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Against the Faith: Essays on Deists, Skeptics, and Atheists (Skeptic's Bookshelf)by Jim Herrick
Synopses & Reviews
"The subject of this book is those who have placed themselves 'against the faith', in other words, those who have opposed the prevailing religious faith of their time. Such opponents adopt this position for a wide variety of reasons and in many different ways. They are sometimes fiery activists hammering against leaders and leading ideas and at other times are quiet, contemplative skeptics questioning all knowledge and all orthodoxy. They can be immersed in the politics of their time, like Bradlaugh or Thomas Paine. They can be poets like Heine and Shelley, historians like Gibbon, playwrights like Buchner, or novelists like George Eliot and Mark Twain. They may be scientists like Huxley, or philosophers like J.S. Mill. They may be most at home on the public platform, like Ingersoll, or in the study like Pierre Bayle. They can be relaxed men of the world like Hume or temperamental outsiders like d'Holbach. They may lead quiet and little known lives like the freethinker Collins or the clergyman Meslier, or they may be outstanding polymaths of their age, like Voltaire or Bertrand Russell.
This book covers deists, skeptics and atheists. Without attempting to be comprehensive, I have tried to show that there is a spectrum between the three. There has often been close contact between deists, who gently criticize the Christian faith, skeptics who questions all knowledge, and atheists, who detach themselves from any belief in God. Occasionally individuals have held all these positions at different periods of their lives. Furthermore the distinction sometimes made between the respectable philosophic skeptic and the disreputable agitating atheist is not clear-cut: philosophers sometimes agitate and frequently rub shoulders with activists, and reformers and campaigners often think quite deeply.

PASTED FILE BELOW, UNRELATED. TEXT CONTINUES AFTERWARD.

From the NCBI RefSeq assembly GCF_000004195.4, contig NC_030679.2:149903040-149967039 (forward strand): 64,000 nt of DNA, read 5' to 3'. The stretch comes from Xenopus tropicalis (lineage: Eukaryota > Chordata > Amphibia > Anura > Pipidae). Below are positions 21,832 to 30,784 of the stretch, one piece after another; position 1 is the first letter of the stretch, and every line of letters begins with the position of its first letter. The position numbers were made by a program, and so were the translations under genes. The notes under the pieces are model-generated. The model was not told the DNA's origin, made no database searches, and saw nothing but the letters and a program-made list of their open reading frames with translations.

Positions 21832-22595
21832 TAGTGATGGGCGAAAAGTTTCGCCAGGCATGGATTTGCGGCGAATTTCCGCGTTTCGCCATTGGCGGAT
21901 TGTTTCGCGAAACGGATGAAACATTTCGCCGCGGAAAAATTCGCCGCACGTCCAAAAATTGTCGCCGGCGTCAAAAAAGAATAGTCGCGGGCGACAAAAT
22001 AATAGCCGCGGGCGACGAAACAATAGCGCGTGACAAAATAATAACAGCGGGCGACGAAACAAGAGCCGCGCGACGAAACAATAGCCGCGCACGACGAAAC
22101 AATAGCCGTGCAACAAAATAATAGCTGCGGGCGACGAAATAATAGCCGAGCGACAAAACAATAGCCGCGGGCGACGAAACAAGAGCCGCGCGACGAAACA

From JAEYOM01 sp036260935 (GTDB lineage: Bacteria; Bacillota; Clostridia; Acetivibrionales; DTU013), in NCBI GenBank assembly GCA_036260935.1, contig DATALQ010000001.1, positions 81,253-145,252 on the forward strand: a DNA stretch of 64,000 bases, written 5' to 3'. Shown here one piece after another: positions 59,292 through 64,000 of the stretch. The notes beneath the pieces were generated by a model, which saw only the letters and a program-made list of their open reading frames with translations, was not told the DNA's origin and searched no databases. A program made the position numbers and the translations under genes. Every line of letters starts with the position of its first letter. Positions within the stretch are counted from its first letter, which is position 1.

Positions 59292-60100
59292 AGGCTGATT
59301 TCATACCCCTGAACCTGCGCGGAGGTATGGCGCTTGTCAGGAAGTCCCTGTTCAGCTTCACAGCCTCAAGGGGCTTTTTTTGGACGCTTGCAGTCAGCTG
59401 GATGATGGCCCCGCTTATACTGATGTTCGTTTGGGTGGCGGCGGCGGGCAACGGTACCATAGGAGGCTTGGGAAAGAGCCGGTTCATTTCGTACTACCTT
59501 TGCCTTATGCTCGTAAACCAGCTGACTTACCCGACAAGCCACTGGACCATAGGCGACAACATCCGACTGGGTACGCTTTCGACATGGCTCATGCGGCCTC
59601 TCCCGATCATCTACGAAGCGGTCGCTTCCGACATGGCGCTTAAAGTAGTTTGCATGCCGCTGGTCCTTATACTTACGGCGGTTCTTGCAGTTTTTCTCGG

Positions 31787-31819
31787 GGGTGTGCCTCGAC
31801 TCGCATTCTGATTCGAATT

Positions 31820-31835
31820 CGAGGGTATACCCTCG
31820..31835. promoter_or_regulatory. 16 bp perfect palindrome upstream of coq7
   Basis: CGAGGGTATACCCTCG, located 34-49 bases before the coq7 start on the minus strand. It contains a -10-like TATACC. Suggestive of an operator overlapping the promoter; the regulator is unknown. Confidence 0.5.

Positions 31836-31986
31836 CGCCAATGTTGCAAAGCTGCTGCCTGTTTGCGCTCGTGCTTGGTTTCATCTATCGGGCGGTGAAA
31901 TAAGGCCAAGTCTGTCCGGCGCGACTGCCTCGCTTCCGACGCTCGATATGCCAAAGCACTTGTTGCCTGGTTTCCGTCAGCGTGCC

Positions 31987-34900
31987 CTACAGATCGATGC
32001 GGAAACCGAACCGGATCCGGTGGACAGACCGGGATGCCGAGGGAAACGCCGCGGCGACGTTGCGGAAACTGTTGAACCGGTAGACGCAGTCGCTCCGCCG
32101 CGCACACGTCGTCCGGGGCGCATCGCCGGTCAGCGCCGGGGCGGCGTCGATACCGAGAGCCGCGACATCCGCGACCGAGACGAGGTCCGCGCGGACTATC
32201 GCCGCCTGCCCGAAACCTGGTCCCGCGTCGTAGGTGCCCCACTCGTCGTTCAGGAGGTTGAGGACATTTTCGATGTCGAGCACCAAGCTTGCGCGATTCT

Since this book in the main covers Europe in the eighteenth and nineteenth centuries, the faith opposed is Christianity. A history of opponents to Hinduism, Islam and Buddhism would provide fascinating parallels, but that book has yet to be written. It is a mistake - and one to which opponents are particularly prone - to imagine the 'faith' as a monolithic entity, rather than an accumulation of various traditions. There can therefore be opposition to the faith from within as well as without and heresy and heterodoxy have sometimes been not far apart."
About the Author
Jim Herrick (London, UK) is editor in chief of the Rationalist Press Association, literary editor of the New Humanist, formerly editor of the Freethinker and of the International Humanist News, and the author of a number of books on the history of humanism. He has written two books on the history of freethought and has worked in the humanist movement for over 25 years. Herrick, previously a school teacher, has carried out non-religious ceremonies including funerals, weddings and same sex affirmations. The international dimension to humanism is very important to him and he has traveled to meet humanists in many parts of the world.
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